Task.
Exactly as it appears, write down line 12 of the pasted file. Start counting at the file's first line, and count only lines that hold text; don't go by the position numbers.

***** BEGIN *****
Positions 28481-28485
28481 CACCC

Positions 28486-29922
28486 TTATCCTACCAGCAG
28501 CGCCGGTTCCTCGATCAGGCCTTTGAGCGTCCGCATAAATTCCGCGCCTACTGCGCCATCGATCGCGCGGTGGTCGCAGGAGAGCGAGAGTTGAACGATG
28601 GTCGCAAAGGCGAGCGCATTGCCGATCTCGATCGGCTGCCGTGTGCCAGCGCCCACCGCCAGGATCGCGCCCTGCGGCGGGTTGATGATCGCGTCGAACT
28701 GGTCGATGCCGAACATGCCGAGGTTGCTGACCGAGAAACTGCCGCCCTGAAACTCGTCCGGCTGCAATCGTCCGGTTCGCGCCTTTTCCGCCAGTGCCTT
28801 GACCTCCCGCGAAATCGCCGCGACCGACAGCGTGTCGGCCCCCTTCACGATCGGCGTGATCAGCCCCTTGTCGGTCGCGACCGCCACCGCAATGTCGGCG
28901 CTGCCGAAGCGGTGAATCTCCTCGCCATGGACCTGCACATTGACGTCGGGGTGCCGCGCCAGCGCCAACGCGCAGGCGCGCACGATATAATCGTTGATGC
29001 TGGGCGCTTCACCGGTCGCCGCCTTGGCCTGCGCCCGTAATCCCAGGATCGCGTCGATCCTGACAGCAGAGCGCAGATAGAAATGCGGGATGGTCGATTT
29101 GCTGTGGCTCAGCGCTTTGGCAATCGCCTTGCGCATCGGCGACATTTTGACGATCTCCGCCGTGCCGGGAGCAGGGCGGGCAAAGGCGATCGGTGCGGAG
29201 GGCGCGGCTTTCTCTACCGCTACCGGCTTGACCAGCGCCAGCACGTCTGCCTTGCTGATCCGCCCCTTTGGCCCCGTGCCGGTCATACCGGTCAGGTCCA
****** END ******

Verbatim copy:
29201 GGCGCGGCTTTCTCTACCGCTACCGGCTTGACCAGCGCCAGCACGTCTGCCTTGCTGATCCGCCCCTTTGGCCCCGTGCCGGTCATACCGGTCAGGTCCA